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Reproduction. 2009 Apr;137(4):645-53. doi: 10.1530/REP-08-0337. Epub 2009 Jan 12.

A-kinase anchoring protein 4 has a conserved role in mammalian spermatogenesis.

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ARC Centre of Excellence for Kangaroo Genomics, Department of Zoology, The University of Melbourne, Melbourne, Victoria 3010, Australia.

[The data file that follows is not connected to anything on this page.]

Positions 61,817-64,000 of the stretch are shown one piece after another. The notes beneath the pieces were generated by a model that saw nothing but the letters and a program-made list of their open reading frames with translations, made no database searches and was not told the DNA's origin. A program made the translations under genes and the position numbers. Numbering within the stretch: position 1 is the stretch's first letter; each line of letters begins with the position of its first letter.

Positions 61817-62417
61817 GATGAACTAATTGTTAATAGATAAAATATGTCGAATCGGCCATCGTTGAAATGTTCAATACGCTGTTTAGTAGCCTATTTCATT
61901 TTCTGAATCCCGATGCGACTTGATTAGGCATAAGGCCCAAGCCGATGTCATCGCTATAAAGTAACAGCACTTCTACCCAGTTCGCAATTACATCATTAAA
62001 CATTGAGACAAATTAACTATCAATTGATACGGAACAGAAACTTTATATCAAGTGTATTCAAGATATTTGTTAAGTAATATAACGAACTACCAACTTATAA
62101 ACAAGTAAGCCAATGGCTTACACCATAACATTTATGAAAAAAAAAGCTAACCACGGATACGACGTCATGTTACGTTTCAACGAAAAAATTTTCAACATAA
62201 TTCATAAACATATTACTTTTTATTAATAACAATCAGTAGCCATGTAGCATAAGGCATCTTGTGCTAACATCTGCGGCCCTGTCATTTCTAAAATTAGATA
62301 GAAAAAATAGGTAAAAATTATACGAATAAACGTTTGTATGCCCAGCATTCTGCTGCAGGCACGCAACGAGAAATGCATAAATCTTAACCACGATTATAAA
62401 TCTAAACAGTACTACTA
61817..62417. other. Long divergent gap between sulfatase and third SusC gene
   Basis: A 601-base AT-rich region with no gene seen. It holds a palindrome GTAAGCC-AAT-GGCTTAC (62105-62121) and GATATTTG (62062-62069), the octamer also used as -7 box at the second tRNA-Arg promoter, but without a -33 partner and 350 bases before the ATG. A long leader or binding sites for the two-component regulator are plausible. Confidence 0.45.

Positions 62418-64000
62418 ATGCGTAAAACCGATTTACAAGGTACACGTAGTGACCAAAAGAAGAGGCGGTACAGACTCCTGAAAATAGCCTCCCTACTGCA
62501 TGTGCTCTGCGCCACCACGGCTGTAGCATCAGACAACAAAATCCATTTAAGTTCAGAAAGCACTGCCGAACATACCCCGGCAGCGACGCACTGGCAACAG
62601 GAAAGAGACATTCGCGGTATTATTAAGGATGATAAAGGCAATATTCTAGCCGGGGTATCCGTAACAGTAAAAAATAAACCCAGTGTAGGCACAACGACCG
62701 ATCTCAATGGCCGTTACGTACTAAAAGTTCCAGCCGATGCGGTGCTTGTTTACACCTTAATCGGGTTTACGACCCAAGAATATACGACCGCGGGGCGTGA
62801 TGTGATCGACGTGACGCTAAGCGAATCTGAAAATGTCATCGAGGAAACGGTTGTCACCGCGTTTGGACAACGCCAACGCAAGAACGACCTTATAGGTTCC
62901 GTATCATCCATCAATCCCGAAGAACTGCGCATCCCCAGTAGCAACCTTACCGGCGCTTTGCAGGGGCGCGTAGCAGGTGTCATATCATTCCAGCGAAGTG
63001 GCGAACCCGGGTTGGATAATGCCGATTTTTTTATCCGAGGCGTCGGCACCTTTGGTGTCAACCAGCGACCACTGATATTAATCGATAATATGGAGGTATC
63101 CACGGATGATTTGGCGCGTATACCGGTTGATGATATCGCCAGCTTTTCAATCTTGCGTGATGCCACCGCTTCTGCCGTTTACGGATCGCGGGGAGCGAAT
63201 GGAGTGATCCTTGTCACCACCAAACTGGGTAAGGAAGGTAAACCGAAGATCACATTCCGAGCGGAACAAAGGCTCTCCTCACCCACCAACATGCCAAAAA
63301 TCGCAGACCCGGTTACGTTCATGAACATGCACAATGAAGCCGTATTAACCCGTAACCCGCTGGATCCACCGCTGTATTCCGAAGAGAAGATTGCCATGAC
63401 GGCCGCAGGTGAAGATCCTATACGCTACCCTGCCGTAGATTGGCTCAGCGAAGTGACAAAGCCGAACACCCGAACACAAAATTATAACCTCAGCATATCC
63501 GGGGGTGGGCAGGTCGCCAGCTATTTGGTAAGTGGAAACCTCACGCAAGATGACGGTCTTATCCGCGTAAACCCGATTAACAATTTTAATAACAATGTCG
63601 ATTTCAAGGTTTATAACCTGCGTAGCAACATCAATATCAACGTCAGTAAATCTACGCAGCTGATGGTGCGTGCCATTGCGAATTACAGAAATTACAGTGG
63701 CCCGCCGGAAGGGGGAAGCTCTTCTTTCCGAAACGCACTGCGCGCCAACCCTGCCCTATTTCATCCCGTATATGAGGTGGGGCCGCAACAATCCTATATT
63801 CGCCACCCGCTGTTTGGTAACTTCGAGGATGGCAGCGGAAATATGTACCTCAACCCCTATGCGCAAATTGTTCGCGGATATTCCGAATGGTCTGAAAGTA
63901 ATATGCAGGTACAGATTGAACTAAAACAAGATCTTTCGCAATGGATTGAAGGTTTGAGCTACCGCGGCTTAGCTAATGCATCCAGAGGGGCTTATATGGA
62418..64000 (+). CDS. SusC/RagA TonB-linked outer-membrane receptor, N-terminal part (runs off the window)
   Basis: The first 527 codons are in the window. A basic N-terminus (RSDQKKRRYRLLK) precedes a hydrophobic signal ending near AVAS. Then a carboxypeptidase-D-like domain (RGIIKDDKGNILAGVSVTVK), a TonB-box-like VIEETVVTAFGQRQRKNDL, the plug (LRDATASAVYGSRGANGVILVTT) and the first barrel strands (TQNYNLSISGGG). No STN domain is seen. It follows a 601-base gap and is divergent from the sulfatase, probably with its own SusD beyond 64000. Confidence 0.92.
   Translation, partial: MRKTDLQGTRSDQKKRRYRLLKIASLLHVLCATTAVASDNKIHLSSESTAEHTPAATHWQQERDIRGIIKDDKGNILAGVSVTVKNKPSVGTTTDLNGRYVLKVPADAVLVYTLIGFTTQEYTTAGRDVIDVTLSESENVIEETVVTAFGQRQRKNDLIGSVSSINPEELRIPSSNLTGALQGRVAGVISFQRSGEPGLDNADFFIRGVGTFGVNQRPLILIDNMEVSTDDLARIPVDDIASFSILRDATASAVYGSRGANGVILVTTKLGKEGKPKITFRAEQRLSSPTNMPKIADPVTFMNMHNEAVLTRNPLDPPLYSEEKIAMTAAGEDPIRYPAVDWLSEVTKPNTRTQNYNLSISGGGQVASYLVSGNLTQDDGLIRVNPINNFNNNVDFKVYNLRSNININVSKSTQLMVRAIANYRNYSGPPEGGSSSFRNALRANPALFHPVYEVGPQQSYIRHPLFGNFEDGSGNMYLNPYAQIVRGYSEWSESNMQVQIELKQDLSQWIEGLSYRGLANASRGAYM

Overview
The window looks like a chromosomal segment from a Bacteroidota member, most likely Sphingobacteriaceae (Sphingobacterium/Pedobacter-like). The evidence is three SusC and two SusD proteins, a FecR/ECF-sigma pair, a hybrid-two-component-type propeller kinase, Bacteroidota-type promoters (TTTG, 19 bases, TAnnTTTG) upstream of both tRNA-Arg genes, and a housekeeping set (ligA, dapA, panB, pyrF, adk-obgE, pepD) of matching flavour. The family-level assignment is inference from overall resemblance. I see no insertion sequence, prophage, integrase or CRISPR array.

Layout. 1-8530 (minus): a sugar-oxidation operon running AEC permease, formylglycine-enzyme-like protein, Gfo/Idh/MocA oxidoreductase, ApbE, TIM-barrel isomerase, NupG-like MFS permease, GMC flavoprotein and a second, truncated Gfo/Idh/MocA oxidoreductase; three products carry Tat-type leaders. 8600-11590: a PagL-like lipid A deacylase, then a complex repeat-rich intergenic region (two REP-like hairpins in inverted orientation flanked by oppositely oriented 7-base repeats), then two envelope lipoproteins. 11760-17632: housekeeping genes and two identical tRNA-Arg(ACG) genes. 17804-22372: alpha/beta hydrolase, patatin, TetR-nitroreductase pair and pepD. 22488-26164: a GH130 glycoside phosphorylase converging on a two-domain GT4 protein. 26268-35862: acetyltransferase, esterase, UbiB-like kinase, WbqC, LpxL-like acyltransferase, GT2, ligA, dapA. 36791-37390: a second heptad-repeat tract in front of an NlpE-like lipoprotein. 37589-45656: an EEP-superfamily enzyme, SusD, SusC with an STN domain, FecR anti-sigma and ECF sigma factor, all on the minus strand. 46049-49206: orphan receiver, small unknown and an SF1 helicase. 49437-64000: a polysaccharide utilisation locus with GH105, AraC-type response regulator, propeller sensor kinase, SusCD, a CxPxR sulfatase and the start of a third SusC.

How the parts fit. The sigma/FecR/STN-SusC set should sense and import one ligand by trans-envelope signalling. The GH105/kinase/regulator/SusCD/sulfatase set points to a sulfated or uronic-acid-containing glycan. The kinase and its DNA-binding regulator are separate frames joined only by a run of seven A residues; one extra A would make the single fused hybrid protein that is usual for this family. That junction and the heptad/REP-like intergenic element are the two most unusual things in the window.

A-kinase anchor protein 4 (AKAP4) is an X-linked member of the AKAP family of scaffold proteins that anchor cAMP-dependent protein kinases and play an essential role in fibrous sheath assembly during spermatogenesis and flagellar function in spermatozoa. Marsupial spermatozoa differ in structural organization from those of eutherian mammals but data on the molecular control of their structure and function are limited. We therefore cloned and characterized the AKAP4 gene in a marsupial, the tammar wallaby (Macropus eugenii). The gene structure, sequence, and predicted protein of AKAP4 were highly conserved with that of eutherian orthologues and it mapped to the marsupial X-chromosome. There was no AKAP4 expression detected in the developing young. In the adult, AKAP4 expression was limited to the testis with a major transcript of 2.9 kb. AKAP4 mRNA was expressed in the cytoplasm of round and elongated spermatids while its protein was found on the principal piece of the flagellum in the sperm tail. This is consistent with its expression in other mammals. Thus, AKAP4 appears to have a conserved role in spermatogenesis for at least the last 166 million years of mammalian evolution.

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